In April 2012, the Commissioner published over 60 private rulings on the private rulings register dealing with GST issues.
The private rulings I found interesting deal with GST refunds and going concerns. The refund ruling appears to take the view that the Commissioner can rely on s 105-65 in the context of the operation of the adjustment provisions in Division 19 of the GST Act.
The list of the private rulings can be accessed here and through the menu on the site.
This application involves the perennial question of whether the Commissioner will exercise his discretion in s 105-65 and refund overpaid GST. Where this ruling is interesting is that it appears to involve the question of whether that discretion will (or indeed can) be exercised where the refund is otherwise payable by way of an adjustment pursuant to Division 19 of the GST Act.
The facts of the ruling involve the sale of land by way of a terms contract where the parties entered into an agreement to terminate the sale contract, whereby the instalment payments were to be repaid to the purchaser. GST had been paid on the instalments by the vendor and the purchaser had claimed input tax credits.
While it is not clear from the ruling, it appears that the basis for the refund arose from the operation of the adjustment provisions in Division 19. Further, the Commissioner considers that s 105-65 applies because the taxpayer treated an arrangement as giving rise to a taxable supply but it did not give rise to a taxable supply. This may be considered to be a controversial view, given that the apparent intent of s 105-65 is to address the implications of parties mistakenly treating supplies as taxable where they are not – e.g., because they are GST-free. In the present circumstances, the parties at all times correctly treated the transaction as taxable until the transaction was cancelled, triggering Division 19 which operates to unwind the GST consequences of the transaction. One may question whether s 105-65 should interfere with that process.
The issue in this ruling was whether the sale of a motor vehicle repair business was GST-free as the supply of a going concern. What I found interesting was the discussion of the implications of the statutory licence which was necessary to operate the business, but could not be transferred by the vendor. The agreement provided that if the licence could not be transferred to the purchaser, that the vendor would make all reasonable efforts to have a new operating licence issued to the purchaser. The ruling took the view that provided a new licence was issued to the purchaser, the vendor would be “considered to have have supplied the purchaser with an operating licence in respect of the relevant premises, for the purposes of the going concern provisions”.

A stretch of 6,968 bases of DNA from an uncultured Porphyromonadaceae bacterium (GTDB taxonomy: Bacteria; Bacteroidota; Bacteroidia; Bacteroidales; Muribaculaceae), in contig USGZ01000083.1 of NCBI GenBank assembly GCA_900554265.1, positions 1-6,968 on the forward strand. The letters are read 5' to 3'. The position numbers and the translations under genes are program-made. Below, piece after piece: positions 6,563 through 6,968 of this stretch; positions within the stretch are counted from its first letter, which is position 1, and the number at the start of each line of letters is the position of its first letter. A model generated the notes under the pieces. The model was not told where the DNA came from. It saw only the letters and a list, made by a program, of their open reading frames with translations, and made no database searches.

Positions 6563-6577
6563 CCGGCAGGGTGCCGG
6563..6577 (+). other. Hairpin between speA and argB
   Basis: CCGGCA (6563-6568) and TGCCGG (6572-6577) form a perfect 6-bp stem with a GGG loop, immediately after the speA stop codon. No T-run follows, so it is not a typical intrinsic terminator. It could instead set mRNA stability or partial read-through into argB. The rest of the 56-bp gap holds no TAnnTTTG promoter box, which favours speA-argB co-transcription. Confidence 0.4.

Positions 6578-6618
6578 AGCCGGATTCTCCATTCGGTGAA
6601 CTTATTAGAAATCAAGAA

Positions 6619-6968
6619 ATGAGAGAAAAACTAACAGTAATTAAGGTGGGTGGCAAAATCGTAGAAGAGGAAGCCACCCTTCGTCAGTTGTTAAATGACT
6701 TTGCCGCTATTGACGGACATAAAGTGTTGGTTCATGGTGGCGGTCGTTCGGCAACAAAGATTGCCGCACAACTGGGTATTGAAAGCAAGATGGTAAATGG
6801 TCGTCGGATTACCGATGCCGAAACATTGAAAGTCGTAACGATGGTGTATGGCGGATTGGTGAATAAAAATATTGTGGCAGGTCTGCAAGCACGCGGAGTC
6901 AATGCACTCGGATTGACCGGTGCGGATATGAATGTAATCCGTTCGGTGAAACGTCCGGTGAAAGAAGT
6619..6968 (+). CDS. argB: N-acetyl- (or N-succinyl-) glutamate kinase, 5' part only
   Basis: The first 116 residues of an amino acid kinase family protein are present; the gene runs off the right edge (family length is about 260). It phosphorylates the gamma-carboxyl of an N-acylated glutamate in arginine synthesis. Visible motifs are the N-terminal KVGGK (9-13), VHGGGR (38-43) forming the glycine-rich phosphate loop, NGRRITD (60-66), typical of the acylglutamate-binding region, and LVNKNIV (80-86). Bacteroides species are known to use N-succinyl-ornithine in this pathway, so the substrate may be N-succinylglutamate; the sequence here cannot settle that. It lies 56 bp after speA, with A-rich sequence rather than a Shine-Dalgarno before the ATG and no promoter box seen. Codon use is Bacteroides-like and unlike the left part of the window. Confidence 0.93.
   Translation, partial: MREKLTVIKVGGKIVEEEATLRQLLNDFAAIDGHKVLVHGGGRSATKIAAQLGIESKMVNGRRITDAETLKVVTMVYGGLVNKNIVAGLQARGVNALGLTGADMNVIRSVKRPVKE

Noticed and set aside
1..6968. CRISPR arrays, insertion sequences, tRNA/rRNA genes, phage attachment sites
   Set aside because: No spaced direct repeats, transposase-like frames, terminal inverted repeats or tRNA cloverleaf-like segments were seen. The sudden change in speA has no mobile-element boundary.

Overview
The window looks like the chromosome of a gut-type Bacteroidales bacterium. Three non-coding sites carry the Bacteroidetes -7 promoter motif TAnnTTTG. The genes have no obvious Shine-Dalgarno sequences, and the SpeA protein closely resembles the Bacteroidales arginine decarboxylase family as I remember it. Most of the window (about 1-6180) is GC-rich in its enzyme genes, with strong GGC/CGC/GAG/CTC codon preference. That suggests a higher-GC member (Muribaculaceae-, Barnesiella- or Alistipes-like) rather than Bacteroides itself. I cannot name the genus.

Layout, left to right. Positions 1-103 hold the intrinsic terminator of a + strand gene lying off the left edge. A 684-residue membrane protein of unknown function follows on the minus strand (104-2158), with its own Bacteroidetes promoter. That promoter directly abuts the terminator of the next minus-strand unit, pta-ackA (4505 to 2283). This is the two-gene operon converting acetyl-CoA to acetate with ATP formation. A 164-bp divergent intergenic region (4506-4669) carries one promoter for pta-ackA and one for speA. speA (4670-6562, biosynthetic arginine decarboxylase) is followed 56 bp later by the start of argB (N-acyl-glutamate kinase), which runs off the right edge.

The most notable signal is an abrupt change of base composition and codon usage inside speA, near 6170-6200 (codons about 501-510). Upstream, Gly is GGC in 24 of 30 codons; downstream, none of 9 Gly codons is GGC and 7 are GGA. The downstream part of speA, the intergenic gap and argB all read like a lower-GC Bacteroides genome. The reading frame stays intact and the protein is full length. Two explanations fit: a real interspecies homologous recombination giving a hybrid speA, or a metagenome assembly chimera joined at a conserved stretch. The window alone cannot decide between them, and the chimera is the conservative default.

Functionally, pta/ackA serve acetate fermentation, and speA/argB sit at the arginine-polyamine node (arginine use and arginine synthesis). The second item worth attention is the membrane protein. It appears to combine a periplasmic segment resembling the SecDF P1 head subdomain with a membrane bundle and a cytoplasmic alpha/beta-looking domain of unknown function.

I personally struggle with the conclusion in the ruling, essentially because the requirement of s 38-325(2) of the GST Act is that “the supplier supplies to the recipient all of the things that are necessary for the continued operation of an enterprise”. In circumstances where the supplier has no ability to transfer a statutory licence and a new licence must be issued to the purchaser, I cannot see how the words of s 38-325(2) can be satisfied.
The private ruling refers to paragraph 53 of GSTR 2002/5 and seeks to address the issue in the following way:
In accordance with paragraph 53 of GSTR 2002/5, the supply of a thing which is incapable of assignment or supply because of a statutory or legal impediment, but which is necessary for the continued operation of an enterprise by a party other than the supplier is taken to be a supply to the purchaser of that thing for the purposes of section 38-325 of the GST Act, where the following criteria are met:
– the vendor of the enterprise makes all reasonable efforts to have the thing supplied to the recipient, for example, by way of surrender;
– the supply to the purchaser is by a statutory authority or other party to the relevant contract with the vendor; and
– the thing is actually supplied to the purchaser by a party other than the vendor.
While I can appreciate the commercial practicality of this approach, I struggle with how it can fit within the clear words of the section. In recent times, the Federal Court appears to have moved away from the purposive, “practical business tax”, approach to the interpretation of the GST Act, towards a more literal construction. I do wonder what the Federal Court would make of the question.